All real estate is local. That means just because the national average home price is one amount, that may not apply to the area where you live. Your market is completely depending upon the buyers and sellers in your area. Even certain neighborhoods in the very same town can have different buying and selling statistics. In a hot market, homes sell at or near the original listing price, have multiple offers and don’t stay on the market very long.
When the market isn’t so hot, or downright slow, homes stay listed longer than hoped for and sell for less than an ideal amount. To speed up the selling process, a seller can provide certain “perks” to the buyer as a buying incentive. Most often, it’s by way of seller concessions.
A seller concession can be anything that provides a benefit to the buyer, as long as the concession complies with VA guidelines. A fence may be repaired or the driveway paved in order to arrive at an acceptable offer. Or if the seller doesn’t want to make any minor repairs nor reduce the sales price, the seller can offer to pay for the buyer’s closing costs. Any allowable closing cost the veteran might typically pay can be paid for by the seller, saving the buyer money.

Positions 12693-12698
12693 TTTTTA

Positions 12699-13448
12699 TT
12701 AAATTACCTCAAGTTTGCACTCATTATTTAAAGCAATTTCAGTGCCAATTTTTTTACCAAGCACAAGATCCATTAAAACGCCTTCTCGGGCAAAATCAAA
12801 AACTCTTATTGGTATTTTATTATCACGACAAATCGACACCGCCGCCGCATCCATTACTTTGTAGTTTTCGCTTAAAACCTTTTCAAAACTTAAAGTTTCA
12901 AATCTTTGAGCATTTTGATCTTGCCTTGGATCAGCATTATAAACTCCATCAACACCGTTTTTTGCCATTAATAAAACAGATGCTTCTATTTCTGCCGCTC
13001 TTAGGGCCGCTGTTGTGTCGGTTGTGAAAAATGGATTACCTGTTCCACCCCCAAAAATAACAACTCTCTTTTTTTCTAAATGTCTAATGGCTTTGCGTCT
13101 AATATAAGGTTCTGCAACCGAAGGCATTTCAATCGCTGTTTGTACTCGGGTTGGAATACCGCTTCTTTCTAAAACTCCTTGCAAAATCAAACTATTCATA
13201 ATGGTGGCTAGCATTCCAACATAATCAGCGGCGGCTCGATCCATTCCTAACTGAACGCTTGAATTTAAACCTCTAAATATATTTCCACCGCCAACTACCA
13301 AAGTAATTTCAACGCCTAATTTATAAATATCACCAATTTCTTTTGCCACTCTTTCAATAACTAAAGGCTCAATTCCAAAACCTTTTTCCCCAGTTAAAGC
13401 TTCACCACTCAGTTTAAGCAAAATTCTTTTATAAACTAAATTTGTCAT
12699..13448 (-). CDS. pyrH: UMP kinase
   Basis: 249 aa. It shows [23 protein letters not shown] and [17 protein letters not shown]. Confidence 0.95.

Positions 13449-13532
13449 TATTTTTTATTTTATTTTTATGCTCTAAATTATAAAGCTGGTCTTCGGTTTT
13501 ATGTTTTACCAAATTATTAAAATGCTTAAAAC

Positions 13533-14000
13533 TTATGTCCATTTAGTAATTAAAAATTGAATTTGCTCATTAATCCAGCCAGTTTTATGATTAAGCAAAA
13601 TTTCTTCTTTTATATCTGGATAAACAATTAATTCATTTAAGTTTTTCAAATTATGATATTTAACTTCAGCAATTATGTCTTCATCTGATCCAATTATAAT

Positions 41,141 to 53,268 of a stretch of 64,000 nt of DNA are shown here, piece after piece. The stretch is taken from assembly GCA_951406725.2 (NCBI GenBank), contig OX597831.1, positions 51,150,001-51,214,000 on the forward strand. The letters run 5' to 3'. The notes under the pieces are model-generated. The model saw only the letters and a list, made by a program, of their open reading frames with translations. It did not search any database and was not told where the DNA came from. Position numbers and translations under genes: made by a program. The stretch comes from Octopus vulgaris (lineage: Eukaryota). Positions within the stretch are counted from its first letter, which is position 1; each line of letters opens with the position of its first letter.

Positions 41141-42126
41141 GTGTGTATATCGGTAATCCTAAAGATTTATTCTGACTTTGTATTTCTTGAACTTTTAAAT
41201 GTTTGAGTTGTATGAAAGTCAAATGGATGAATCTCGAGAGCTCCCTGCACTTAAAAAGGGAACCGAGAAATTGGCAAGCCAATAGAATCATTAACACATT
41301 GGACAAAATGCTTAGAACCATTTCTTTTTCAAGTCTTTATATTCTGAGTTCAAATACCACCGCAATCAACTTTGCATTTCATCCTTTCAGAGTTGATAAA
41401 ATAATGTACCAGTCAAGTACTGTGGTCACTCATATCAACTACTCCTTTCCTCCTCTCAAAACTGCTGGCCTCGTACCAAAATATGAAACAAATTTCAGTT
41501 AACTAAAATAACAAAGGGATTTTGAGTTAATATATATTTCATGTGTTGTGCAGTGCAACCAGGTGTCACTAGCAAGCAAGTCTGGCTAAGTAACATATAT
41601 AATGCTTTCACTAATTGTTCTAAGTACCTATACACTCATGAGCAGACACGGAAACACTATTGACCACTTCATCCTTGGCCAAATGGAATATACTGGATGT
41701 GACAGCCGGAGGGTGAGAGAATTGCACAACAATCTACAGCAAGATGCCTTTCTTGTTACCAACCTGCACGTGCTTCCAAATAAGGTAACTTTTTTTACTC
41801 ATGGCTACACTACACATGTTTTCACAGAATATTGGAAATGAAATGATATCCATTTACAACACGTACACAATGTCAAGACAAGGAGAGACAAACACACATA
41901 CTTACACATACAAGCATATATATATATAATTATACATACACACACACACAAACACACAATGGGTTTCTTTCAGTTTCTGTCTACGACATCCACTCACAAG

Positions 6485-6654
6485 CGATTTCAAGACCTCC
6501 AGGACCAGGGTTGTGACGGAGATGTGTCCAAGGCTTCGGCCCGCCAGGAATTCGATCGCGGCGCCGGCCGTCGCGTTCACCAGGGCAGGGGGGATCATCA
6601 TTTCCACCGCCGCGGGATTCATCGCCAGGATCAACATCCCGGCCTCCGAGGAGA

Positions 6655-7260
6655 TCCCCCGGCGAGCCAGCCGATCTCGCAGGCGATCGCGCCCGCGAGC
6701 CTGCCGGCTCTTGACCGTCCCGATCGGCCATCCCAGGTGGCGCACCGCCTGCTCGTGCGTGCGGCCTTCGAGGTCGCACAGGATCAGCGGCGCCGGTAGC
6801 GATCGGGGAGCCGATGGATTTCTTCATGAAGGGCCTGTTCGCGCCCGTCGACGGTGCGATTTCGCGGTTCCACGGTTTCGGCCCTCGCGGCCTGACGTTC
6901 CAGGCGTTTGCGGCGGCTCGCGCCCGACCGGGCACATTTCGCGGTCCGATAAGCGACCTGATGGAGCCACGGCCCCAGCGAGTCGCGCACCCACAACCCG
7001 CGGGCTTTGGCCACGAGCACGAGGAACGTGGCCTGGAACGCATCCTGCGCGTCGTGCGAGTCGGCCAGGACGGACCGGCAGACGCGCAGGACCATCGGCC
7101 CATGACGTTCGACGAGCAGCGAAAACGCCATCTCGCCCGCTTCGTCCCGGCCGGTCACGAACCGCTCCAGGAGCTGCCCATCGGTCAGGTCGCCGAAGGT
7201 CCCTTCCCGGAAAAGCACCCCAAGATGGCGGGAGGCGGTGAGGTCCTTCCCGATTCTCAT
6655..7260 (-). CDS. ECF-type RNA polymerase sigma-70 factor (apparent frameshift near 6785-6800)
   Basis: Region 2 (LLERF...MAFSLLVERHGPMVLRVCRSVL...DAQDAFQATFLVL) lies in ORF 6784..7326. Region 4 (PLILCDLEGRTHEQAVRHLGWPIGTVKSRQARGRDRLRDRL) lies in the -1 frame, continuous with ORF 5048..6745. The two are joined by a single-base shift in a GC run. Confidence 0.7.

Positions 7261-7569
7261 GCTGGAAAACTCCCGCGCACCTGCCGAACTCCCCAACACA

The VA guidelines on seller concessions are based upon a percentage of the loan amount and are restricted to four percent of the sales price. For example, if the home sells for $100,000, the seller can pay for up to $4,000 of the buyer’s closing costs, including all or part of the funding fee. Anything above that amount and the VA lender can reduce the sales price of the home accordingly. Seller concessions are okay, as long as they fit the four percent rule.